In honor of Valentine’s Day, it seems only appropriate to think about relationships, especially business relationships.
We all know that doing business, especially in smaller communities, is all about strong business relationships. But, we also know that good relationships are not built over night.
When you think about the statistic that that it costs at least five times more to lure a new customer than to keep an old one, it only makes sense (and cents…or dollars) to nurture relationships with the people who already know you.
When you compound that with the fact that 67 percent of customer stop doing business with a company because they feel unappreciated, not dissatisfied, the idea of building relationships is one that warrants inclusion in a proactive marketing plan.
That said, don’t just think about customers either. Broaden the scope and remember to court and build relationships with influencers or referral sources. And just so we’re clear, a referral source is someone who may not ever be a customer, but by virtue of his or her relationship with his clients, is in a position to refer you.
For instance, an attorney specializing in elder law is in a prime position to refer a financial planner or vice versa. But, if neither of you thinks to proactively introduce yourself to a non-prospect, and to discuss how you can collaborate or at least refer to each other, you have lost a golden opportunity for leads to prospects that cannot likely be purchased with advertising.
Now that we’ve defined the additional category of people who are critical for your proactive relationship building, let’s get back to some tips for doing so. The goal, of course, is to touch base with your customers and referral sources at least six to eight times in a year, in a non-sales manner.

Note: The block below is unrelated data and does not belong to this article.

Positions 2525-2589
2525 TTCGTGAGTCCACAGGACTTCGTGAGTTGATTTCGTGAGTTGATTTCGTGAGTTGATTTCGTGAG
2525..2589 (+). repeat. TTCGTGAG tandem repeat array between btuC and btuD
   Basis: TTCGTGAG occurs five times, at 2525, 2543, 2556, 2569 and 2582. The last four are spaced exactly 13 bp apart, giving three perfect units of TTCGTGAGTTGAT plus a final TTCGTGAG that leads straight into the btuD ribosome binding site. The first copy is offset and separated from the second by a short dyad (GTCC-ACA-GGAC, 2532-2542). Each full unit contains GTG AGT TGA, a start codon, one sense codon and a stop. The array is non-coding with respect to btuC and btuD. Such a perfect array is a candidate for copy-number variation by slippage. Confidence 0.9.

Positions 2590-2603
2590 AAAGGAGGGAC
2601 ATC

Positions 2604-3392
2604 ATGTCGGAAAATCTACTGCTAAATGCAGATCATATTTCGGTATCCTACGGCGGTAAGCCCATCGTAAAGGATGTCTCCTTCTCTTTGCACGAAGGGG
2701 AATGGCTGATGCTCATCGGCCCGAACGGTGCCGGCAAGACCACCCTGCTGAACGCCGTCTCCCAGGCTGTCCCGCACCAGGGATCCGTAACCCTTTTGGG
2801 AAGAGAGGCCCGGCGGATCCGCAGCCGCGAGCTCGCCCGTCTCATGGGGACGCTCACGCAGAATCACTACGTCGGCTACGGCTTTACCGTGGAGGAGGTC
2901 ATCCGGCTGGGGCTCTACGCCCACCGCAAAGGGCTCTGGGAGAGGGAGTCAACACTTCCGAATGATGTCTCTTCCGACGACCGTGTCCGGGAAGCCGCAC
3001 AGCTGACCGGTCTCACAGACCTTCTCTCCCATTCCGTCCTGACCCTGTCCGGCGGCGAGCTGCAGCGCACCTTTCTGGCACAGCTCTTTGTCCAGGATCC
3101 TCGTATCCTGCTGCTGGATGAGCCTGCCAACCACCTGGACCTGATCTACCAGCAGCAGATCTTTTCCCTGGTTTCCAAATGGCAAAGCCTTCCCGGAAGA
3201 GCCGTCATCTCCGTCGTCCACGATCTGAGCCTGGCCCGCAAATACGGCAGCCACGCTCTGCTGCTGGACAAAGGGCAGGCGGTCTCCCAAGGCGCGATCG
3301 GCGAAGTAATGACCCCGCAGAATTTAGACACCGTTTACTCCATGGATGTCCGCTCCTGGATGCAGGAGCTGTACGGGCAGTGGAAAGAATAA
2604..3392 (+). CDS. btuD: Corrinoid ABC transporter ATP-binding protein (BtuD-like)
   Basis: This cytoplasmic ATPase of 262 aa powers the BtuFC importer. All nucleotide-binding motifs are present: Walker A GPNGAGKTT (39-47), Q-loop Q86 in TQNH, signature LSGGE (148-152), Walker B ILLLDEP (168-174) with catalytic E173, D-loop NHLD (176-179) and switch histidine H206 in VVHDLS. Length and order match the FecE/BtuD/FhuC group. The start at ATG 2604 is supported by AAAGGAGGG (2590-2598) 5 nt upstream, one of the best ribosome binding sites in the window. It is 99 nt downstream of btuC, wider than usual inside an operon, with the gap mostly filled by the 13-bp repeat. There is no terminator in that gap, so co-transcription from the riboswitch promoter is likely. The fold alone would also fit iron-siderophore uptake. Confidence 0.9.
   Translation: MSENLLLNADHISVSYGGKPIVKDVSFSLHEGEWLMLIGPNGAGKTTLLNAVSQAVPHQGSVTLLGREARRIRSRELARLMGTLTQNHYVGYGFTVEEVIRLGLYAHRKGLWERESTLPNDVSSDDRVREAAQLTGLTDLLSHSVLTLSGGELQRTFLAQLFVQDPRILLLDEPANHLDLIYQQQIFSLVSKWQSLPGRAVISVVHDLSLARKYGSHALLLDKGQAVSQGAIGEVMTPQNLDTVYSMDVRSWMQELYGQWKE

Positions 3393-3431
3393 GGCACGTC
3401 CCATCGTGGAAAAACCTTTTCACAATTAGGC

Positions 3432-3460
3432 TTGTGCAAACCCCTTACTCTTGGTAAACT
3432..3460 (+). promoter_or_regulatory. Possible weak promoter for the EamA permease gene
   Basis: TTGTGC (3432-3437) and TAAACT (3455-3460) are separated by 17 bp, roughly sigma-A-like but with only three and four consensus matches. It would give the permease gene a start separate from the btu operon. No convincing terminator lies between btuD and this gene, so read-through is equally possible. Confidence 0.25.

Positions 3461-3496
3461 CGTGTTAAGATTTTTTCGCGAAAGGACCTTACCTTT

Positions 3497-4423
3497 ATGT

So, mix and match, but stay in touch. And, even if you have to segment your database to A clients and B clients, with the A's getting more personal attention, don’t neglect those who do less, since a small client today can be a big one or a great referral tomorrow.
Remember, in this impersonal-communication world in which we live, a handwritten note to say thank you, congratulations, or some other note will make a positive impression. In a simple study, it was notable that the majority of people will open a hand-written envelope before they open the checks in the mail
Most businesses are capturing customers’ emails and can build a database of complementary businesses for referrals. Start a one-page bulletin in which you provide at least one article of educational information (tips and tricks, for instance), and then a column or small box that updates them on anything important in your business – an award, expansion, new hire, etc.
Surveys are ideal for telling customers you care about what they have to say. You can even report any noteworthy results of your survey in your bulletin, along with any actions you are implementing to respond to that customer feedback. For instance, if you learn that most customers want evening hours, you may open one or two nights a week and then tell everyone in your bulletin to show you listened to their feedback.
If you are going to an event, such as a business mixer, why not personally invite some of your referral sources or customers to join you. Just the invitation is a very personal touch and shows you care.
If you come across one of the many business awards and believe your client or referral source meets the criteria, make a serious impression and take the time to nominate them. Often they will need to provide the write-up for the criteria if you don’t have all the details, but won’t they feel good about you thinking of them in such a positive manner.
Customer Appreciation Events.
Whether you are a service business or a retailer, think of at least one or two events you can create to invite your customers. Whether you host an educational event, invite them to a VIP demonstration/sale/preview, or buy a box of seats at a sporting or charity event and invite them to attend as your guest, you will have valuable time for the schmooze and create goodwill along the way.
While these are only a few ideas to help you tell your customers how much you appreciate them, creativity is your only limit.
Don’t forget to think about your employees, too. They’re no different than your customers – let them know you appreciate them, and your front line will represent your business with more sincere passion than ever before. Remember, it’s the little things that count, and saying “thank you” with a smile doesn’t cost a penny.
Carolyn West-Price Touhey
, owner of SmartBiz Strategy
, is an award-winning marketing consultant who specializes in working with and teaching entrepreneurs and non-profits. Visit her website or phone her at 1-250-335-2342 if you'd like more information about what she does.